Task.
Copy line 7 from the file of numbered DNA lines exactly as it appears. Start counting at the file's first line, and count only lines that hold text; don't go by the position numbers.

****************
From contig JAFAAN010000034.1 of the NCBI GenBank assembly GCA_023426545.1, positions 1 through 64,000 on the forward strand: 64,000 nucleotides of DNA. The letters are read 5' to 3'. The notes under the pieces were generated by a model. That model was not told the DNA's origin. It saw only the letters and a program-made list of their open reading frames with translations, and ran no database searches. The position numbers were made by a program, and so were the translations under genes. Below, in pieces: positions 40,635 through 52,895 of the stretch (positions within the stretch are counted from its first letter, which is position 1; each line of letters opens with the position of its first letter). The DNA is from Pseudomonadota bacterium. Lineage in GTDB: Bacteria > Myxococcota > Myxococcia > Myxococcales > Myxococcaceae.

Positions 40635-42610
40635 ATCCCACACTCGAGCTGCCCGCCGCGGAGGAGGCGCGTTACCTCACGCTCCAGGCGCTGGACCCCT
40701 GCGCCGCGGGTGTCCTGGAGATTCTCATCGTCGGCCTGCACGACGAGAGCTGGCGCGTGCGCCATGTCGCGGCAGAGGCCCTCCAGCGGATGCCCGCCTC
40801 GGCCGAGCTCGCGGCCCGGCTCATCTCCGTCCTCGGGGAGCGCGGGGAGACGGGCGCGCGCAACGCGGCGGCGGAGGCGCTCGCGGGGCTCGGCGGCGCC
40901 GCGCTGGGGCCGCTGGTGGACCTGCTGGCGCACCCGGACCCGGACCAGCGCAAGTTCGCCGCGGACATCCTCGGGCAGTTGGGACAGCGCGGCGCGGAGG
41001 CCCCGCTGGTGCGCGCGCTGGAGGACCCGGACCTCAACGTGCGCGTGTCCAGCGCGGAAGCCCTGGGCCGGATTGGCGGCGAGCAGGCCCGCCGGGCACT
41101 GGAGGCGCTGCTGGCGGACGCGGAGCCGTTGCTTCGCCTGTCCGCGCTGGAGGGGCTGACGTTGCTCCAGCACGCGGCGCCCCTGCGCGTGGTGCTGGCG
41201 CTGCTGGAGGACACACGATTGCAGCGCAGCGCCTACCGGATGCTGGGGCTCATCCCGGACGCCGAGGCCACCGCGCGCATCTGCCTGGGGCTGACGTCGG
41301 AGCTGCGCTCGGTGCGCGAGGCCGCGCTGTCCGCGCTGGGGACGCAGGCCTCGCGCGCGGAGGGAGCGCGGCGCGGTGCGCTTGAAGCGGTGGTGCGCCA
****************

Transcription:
41001 CCCCGCTGGTGCGCGCGCTGGAGGACCCGGACCTCAACGTGCGCGTGTCCAGCGCGGAAGCCCTGGGCCGGATTGGCGGCGAGCAGGCCCGCCGGGCACT